When you’re sick, say, with a cold or the flu, you can’t wait till it’s over. From the moment you realize you’ve caught something, you look forward to the day it’s gone, over, finis. The first day you awaken without symptoms is the dawn after a long and restless night, the peaceful quiet after a thunderstorm. You are officially well and you know it, and the absoluteness of that simple truth comes as quite the relief.
Unfortunately, not all diseases or conditions are so mercifully uncomplicated as a 24-hour bug that comes and goes in the blink of an eye. Terminal diseases never really go away. They sleep, fitfully, like dragons napping, and we call it “remission.” And then there are lifelong incurable conditions which, while not always directly fatal, nevertheless follow us into our graves.
In these cases, that long-awaited day of perfect recovery never comes. The storm never ends, but merely subsides for awhile. There will always be good days and bad days, and rarely will the symptom forecast be reliable. There will always be that shadow of doubt following behind — no matter how faded or faint it may become, it will never quite disappear, not completely.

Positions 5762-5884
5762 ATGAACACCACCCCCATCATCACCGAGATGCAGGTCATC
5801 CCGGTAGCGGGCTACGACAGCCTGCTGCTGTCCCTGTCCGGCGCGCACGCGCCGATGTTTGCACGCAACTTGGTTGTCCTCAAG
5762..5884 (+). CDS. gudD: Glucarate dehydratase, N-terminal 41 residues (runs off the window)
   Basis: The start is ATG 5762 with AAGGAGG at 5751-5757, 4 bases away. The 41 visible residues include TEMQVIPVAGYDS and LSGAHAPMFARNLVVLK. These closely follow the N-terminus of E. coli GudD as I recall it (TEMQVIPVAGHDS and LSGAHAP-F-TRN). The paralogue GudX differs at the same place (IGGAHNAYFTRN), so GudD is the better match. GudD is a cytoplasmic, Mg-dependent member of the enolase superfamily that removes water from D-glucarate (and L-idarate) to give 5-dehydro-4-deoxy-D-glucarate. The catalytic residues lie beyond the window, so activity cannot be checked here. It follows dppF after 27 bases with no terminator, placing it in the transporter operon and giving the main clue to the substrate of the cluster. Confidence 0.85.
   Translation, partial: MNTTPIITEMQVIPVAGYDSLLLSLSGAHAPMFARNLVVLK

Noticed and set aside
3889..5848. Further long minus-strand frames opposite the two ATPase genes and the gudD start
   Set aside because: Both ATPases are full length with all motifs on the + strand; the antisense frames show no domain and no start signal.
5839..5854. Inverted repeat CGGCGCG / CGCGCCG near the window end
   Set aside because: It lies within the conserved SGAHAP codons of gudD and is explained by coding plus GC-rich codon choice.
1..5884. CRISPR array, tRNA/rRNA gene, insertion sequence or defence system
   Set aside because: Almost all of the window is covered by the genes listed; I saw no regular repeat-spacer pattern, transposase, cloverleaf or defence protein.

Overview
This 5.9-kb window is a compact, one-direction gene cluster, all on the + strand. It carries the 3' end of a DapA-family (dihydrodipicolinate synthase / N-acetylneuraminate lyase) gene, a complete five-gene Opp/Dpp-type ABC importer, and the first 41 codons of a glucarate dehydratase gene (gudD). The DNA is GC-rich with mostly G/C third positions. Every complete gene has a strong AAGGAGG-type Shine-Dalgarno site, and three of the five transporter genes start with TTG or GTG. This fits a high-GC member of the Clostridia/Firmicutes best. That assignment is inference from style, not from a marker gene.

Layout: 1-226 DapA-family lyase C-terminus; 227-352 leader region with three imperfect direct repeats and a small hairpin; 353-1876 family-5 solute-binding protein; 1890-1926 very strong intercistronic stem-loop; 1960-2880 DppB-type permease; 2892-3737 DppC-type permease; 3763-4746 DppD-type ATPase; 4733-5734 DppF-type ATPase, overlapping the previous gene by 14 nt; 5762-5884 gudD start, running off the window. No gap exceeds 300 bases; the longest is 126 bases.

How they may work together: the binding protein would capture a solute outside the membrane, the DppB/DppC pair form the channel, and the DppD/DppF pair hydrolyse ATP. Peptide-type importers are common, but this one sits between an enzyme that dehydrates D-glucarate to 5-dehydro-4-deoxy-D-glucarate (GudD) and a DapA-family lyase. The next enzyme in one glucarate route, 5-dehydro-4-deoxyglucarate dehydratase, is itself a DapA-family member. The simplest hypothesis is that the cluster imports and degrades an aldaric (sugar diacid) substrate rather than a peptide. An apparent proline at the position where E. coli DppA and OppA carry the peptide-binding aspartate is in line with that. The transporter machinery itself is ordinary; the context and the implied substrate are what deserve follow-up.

The thing to remember is this: everyone has good and bad days, because life is constant transformation. Nobody can avoid it. We love to illustrate the concept of change with a chrysalis, but the metaphor, though beautiful, becomes misleading when applied to the human experience of life.
We are not prone to one magical, mid-life metamorphosis, after which we are who we are for life. We change constantly, our lives rearranging around us with or without our say-so, the ground shifting under our feet when we least expect it. Life is dynamic and spectacularly unpredictable, for better and for worse.
Disease does not mark any of us as different. In the end, we are all dying of one thing or another. As Neil Gaiman once wrote,
Life is a disease: sexually transmitted, and invariably fatal.
Therefore, it is a mistake to see recovery as a destination, a fixed point in time to waste breath and minutes counting down to. Seeking total wellness as an ultimate goal, like a knight questing for the holy grail, is a fool’s errand. There is no road to recovery. Recovery is the road. It is a journey, an ongoing choice you make every single day to get better, grow stronger, and survive — or to find peace through mindfulness, understanding, and acceptance. Or perhaps a little of both.
This seems an obvious lesson in hindsight, and yet it has taken me the better part of a year to learn it. Realizing it was one thing; accepting it will be another. But I choose to try.